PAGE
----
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Power Loss and Junction Temperature Analysis in the Modular Multilevel Converters for HVDC Transmission Systems
Power Loss and Junction Temperature Analysis in the Modular Multilevel Converters for HVDC Transmission Systems
Journal of Power Electronics. 2015. May, 15(3): 685-694
Copyright © 2015, The Korean Institute Of Power Electronics
  • Received : August 10, 2014
  • Accepted : January 29, 2015
  • Published : May 20, 2015
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About the Authors
Haitian Wang
Department of DC Power Transmission Technology, State Grid Smart Grid Research Institute, Beijing, China
Guangfu Tang
Department of DC Power Transmission Technology, State Grid Smart Grid Research Institute, Beijing, China
gftang@sgri.sgcc.com.cn
Zhiyuan He
Department of DC Power Transmission Technology, State Grid Smart Grid Research Institute, Beijing, China
Junzheng Cao
Department of DC Power Transmission Technology, State Grid Smart Grid Research Institute, Beijing, China

Abstract
The power loss of the controllable switches in modular multilevel converter (MMC) HVDC transmission systems is an important factor, which can determine the design of the operating junction temperatures. Due to the dc current component, the approximate calculation tool provided by the manufacturer of the switches cannot be used for the losses of the switches in the MMC. Based on the enabled probabilities of each SM in an arm, the current analytical models of the switches can be determined. The average and RMS currents can be obtained from the corresponding current analytical model. Then, the conduction losses can be calculated, and the switching losses of the switches can be estimated according to the upper limit of the switching frequency. Finally, the thermal resistance model of the switches can be utilized, and the junction temperatures can be estimated. A comparison between the calculation and PSCAD simulation results shows that the proposed method is effective for estimating the junction temperatures of the switches in the MMC.
Keywords
I. INTRODUCTION
In a modular multilevel converter (MMC) HVDC transmission system, it must be guaranteed that the operating junction temperatures Tj of controllable switches do not exceed the temperature limit in the whole operating range [1] . Therefore, the estimation of Tj is a key part of the MMC design procedure. At present, some switch manufacturers use approximate calculation tools for this purpose [2] , [3] . The current of the switches in the MMC include dc and ac current components. Since these simulation tools can only calculate the losses and junction temperatures of the switches under sinusoidal currents, these tools can be used for 2-level voltage source converters (VSCs). However, they cannot be used for the MMCs.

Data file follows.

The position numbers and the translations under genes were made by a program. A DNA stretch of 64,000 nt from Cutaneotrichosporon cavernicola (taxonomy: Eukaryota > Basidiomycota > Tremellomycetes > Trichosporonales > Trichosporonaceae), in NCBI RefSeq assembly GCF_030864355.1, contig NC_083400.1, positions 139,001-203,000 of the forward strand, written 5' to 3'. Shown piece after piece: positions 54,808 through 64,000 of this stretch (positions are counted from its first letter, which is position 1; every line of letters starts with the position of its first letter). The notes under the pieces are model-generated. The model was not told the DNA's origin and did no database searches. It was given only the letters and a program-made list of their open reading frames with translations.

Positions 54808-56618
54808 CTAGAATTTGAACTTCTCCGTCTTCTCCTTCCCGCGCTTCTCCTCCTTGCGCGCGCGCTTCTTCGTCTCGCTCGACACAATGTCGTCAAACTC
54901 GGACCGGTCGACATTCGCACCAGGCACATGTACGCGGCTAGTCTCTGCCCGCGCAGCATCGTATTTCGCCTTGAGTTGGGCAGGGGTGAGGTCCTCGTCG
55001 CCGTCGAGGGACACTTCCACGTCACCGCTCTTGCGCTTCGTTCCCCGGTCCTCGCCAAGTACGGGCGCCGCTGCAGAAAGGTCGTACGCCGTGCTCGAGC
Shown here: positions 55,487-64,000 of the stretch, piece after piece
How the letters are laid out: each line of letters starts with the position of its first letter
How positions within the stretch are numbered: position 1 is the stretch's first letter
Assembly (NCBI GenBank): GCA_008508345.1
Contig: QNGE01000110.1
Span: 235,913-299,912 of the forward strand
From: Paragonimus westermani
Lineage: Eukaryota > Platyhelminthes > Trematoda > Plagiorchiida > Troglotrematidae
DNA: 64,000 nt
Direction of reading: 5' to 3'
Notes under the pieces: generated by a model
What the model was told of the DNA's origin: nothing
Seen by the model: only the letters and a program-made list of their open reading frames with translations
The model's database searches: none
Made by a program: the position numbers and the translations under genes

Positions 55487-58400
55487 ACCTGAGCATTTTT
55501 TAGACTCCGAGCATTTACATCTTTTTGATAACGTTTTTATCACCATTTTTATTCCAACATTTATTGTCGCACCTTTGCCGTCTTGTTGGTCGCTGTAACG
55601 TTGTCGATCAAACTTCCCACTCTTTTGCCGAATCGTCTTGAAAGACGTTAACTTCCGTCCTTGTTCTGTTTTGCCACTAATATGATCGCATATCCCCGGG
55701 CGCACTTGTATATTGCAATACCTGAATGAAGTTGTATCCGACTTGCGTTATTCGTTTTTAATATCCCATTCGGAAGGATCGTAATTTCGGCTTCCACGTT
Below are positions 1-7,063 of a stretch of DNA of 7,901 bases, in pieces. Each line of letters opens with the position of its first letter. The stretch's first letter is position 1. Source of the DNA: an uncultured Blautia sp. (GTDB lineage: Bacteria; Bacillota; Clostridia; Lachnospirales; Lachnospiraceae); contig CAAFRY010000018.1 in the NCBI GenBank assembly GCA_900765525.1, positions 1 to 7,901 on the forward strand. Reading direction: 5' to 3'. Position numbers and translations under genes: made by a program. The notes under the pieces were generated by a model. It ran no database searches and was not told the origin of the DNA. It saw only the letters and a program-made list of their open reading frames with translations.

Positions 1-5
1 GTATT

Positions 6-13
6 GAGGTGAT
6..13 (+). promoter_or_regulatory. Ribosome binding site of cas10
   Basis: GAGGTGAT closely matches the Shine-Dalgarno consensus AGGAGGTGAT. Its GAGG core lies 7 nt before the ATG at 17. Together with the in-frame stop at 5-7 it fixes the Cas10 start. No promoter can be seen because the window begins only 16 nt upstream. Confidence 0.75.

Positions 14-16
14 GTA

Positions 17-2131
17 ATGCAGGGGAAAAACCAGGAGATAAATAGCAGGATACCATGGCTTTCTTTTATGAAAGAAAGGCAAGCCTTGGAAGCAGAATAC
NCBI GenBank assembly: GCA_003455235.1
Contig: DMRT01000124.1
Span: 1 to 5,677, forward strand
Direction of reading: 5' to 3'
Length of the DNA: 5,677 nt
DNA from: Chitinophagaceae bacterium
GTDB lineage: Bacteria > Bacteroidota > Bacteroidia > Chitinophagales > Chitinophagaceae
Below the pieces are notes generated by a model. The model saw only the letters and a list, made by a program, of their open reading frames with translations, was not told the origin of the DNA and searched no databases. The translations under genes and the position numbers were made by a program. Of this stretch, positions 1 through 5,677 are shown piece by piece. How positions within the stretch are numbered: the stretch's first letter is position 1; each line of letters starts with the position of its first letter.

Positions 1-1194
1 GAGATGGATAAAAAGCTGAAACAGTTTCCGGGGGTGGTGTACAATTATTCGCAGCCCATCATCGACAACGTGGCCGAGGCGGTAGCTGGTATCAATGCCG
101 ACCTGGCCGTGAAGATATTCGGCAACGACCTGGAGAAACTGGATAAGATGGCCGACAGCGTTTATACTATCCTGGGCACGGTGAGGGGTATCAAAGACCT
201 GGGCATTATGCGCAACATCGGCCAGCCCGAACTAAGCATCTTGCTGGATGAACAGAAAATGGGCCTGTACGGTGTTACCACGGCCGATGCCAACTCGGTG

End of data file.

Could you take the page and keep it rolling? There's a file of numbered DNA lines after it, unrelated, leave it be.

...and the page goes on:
Usually, the estimation of the junction temperature in the MMC design is based on datasheet values, conduction losses, switching losses, and the thermal characteristics of the switches. In addition, the analysis of the conduction losses and switching losses of the switches is the first task. Annex B of IEC/TR 62543 [4] gives a general method to evaluate the losses of the converters in VSC systems. However, the International Standard does not provide the details to evaluate the losses of MMCs. Thus, finding a well understood and accepted method to evaluate these losses is very important.
For the losses in a 2-level VSC, the authors of [5] - [7] have studied the switching losses of the converter by fitting the corresponding parameters of the switching and conduction losses. The fitting parameters methods are validated by experiments. As for MMCs, the authors of [8] have provided a mathematical analysis for the average current and RMS current of the switches in a converter based on sinusoidal pulse width modulation (SPWM). However, this may result in excessive switching losses.
Masserant and Stuart [9] utilized the average current and root mean square (RMS) current to calculate the IGBT conduction and switching losses in a boost type power factor controller (PFC). The arm current of the MMC may flow through the upper IGBT or the lower free-wheeling diode (FWD), and then through the lower IGBT or the upper FWD. Therefore, the RMS currents of the IGBT and FWD cannot be determined directly. The authors of [10] , [11] proposed mathematical analysis to calculate the conduction and switching losses of the switches in a MMC. The two methods have good precision for loss estimation. However, they are computationally demanding and time consuming.